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09
JUN
2020

High performing programme team – 8 critical success factors

There are many blogs, materials, literature, courses and advice that try to explain the methodology and approach of delivering a successful programme or project. They cover everything from clarifying objectives and tracking/controlling costs to fixing scope and managing it through change control, and more. Recently the importance of Business Change as a critical factor to success and its implication on people has also grown. Those are all fine but at the end of the day, all this good stuff is also done and delivered by people.

So behind best practice, the key to delivering a successful programme is building a high-performing programme team – have you met ours yet? Having done this numerous times in different organisations with people from all walks of life, here is a summary of the eight critical success factors in building a high-performing programme team:

1. The genetics and makeup of the team

Here at Acceler8 Consultancy, we believe the first thing with any team is its makeup. Having the right individuals with the capabilities, experience, attitude, aptitude, and diverse backgrounds is the foundation of a high performing team. This is vital to being quickly able to create the optimal environment for nurturing a team’s development and creating an agile delivery-focused culture.

2. A clear vision of outcomes and changes needed by the business

This is a common point with the usual best practice, but we take it a step further. The clear vision of outcome and changes must be understood by the programme team delivering the change so that every team member acts as a champion, irrespective of the roles they have.

3. Provide clear objectives and expectations to people

People work at their best when they know what they are responsible for. Making the objectives and expectations clear avoids misunderstandings. The aim of this is to stretch people and – if things get difficult – you need to be fair. This clarity means that people can comfortably focus to get the job done without the stress that comes from “what happens if”.

However, if a team member is not playing their part you must be firm, and not just for their benefit. This is not easy but if “free riders” aren’t challenged, the team’s high performers can become demotivated.

4. Encouraging openness and the raising of concerns, your “early warning system”

The usual pressure on people is to ensure and therefore show, that things are going well. This indirectly leads to a culture of keeping quiet about risks and emerging issues. By the time these come to light even the best response will not avoid at least some impact on the programme.

Instead, leaders can encourage people to raise concerns, even if they don’t have answers. This way everyone acts as your eyes and ears. That is the most effective early warning system to address risks and issues before they impact. The added benefit is that people who are listened to are more motivated. And when they realise their contribution just saved you thousands of pounds, they become more committed.

5. Treat everyone with respect, show trust and be flexible

Although people must have clear expectations, it is paramount to treat them with respect first. Trust is something that does develop with time, but if it’s not given at the start by you as the leader, there’s a high chance the team will not come together to be its best.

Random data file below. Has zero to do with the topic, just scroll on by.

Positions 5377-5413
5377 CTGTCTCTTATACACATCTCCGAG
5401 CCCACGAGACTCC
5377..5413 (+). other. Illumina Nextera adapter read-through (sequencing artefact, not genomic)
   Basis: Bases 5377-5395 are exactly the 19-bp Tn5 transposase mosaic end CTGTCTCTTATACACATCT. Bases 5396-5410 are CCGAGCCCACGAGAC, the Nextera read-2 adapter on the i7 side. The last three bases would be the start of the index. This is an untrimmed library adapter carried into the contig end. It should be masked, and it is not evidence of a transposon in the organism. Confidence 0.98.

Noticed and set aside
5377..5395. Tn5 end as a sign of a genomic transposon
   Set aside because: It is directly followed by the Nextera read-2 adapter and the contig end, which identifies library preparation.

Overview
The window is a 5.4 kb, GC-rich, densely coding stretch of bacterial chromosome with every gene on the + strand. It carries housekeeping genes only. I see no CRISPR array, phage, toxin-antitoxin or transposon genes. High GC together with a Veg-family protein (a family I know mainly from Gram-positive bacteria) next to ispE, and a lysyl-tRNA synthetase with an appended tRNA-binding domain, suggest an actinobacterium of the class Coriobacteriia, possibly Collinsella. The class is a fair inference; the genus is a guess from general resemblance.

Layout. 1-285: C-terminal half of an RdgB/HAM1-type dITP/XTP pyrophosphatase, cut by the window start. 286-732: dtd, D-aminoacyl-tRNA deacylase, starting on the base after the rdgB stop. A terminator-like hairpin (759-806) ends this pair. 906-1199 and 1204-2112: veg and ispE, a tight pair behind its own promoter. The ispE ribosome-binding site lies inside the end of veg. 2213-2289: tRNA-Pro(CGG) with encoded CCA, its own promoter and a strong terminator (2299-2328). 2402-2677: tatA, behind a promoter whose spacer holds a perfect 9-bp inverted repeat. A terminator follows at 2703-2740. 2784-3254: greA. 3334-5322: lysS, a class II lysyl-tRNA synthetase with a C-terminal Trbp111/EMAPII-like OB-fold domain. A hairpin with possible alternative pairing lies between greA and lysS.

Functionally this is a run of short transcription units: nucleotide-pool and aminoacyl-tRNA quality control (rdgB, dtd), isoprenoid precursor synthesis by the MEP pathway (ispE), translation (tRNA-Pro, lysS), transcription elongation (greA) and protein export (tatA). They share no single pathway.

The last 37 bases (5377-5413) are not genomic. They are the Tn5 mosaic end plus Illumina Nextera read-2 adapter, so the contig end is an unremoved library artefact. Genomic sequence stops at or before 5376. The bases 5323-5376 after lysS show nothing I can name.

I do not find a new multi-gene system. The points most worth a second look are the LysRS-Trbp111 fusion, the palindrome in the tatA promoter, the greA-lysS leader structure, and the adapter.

People will always face challenges, whether from work or personal circumstances. It’s during these times that a leader should be flexible. Most people will appreciate it so much that when project deliverables get tight, they’ll step forward to help their colleagues and by extension you as the leader.

6. Encouraging dialogue, collaboration and creating consensus

In project and programmes, there are always inevitable differences in opinion. At Acceler8 we don’t see these differences as a problem. Instead, these differences are often opportunities to refine things and improve quality. Improvement can be achieved by encouraging people to listen and work collaboratively to find a way to common ground.

Once your team works this way internally, they will adopt the same approach with stakeholders. In turn, stakeholder management can be spread across the team, driving consensus throughout an organisation.

7. Don’t task manage, give responsibility

An underlying factor in all this is to give people responsibility. Help them to plan and organise their own work. Micro-managing people’s tasks is a sure way of sapping productivity and motivation.

8. Recognition and celebrating successes

Finally, we all need a bit of encouragement. So successes should be highlighted and celebrated. Start with the small things at the early stages of the work to build up the recognition, no matter how small. And with time, as the team truly triumphs, the larger successes should be shared more widely.

 

In summary, putting people first in the way a programme operates, not just in words but in practical ways, will improve the success of even the most challenging programmes you may have.

Contact Acceler8 today and unlock the power of our ready-made high performing programme team!

 

John-Potamianos
About the Author
A Change and Programme Management professional with international experience in business transformation, from strategy definition to implementation and covering all dimensions of change: sourcing, contracts, policy, process, IT, infrastructure, behavioural, organisational. John is a Fellow of the Institute of Consulting, a Change Management Practitioner, and MBA qualified who has delivered change and integration of customer facing, commercial, operational and back office capabilities in various organisations.

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